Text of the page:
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ANTWONE FISHER

Derek Luke, Denzel Washington, Joy Bryant, Salli Richardson, Stephen Snedden

Directed by: Denzel Washington
Written by: Antwone Fisher
Produced by: Randa Haines, Todd Black, Denzel Washington
Distributor: Fox Searchlight Pictures

US: 19/12/02 UK: 16/05/03

Antwone "Fish" Fisher was a Sony Pictures security guard who gained fame as a writer-producer. However, he began as an angry sailor, on the verge of being kicked out of the Navy for repeated fighting. With the help of a Navy psychiatrist, he turns his life around and decides to embark on a search to find the family that abandoned him as a baby. In the course of that search, his life changes dramatically.
The trailer looks superb for Denzel Washington's first time out as a Director.

MEDIA BUZZ
19 Dec/New York Post: Antwone-derful

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For his directorial debut, Washington tackles this impressive autobiographical script about an angry young man facing up to his childhood demons and the huge chip on his shoulder. As a sailor, Antwone (Luke) is always in trouble for fighting with his shipmates, so he's ordered to spend time with the base's psychiatrist, Davenport (Washington). But it takes him a long time to calm down even enough to speak, let along trace his bitter, orphaned upbringing, which is punctuated with both physical and sexual abuse ... at the hands of women. Meanwhile, he is trying to move ahead in life, getting to know a beautiful young Naval officer (Bryant) and charming Davenport's frustrated wife (Richardson).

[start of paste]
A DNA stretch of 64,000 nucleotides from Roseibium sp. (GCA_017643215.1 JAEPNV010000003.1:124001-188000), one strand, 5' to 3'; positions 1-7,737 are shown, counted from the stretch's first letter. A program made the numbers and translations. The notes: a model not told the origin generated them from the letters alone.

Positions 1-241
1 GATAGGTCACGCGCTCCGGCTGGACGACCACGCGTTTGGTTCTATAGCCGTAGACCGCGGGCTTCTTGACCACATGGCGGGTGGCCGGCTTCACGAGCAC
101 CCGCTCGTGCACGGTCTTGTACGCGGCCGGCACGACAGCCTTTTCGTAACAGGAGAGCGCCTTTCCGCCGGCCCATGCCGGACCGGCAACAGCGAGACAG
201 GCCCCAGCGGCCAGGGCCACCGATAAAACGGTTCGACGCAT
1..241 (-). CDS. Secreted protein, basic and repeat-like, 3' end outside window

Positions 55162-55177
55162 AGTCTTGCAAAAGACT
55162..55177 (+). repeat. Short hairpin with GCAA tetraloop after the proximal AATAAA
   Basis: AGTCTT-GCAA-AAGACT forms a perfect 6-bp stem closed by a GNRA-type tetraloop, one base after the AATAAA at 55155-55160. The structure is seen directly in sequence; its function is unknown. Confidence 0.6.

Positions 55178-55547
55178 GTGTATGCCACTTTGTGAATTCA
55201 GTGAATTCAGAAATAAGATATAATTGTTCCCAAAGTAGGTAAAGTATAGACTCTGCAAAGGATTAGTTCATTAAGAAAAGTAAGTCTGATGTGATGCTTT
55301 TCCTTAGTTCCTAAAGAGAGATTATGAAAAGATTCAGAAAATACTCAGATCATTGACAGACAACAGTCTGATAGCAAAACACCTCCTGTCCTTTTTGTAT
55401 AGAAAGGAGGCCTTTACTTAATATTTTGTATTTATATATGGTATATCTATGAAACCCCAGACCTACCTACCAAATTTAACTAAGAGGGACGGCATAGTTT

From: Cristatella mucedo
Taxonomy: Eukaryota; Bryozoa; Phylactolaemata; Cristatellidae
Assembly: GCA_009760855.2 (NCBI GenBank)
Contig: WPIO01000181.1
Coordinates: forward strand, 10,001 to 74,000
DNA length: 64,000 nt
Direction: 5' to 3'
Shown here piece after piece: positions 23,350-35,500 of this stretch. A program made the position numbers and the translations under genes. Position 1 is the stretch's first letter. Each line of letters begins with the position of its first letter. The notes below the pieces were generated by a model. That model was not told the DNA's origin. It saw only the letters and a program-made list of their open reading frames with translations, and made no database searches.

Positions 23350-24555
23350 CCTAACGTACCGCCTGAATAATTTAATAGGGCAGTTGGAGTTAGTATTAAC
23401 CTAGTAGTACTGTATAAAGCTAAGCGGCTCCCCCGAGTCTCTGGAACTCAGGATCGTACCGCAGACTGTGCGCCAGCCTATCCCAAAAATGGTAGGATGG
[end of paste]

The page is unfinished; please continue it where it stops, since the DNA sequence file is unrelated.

Washington wisely avoids manipulating the film's more sensationalistic elements and concentrates on the human story at the centre. This makes the film feel both classy and intensely involving, even as it milks the emotion rather shamelessly. Luke delivers a powerful performance that grabs us right at the start and carries us through; he never hits a false note, making this young man both believable and engaging. And Washington keeps a quiet distance, never upstaging him while creating a memorable character all his own. There are very heavy echoes of Good Will Hunting in the shrink-thaws-patient structure, especially in editing that makes each session look like it lasts about three minutes, never really touching on the anger management issues that started everything to begin with. And the film does get slightly preachy when it touches on important themes like African-American history, racism and abuse. But you can hardly blame it, when the material is this strong, important and true! This is an artfully made film that actually has the emotional power to get to us. Bring Kleenex.

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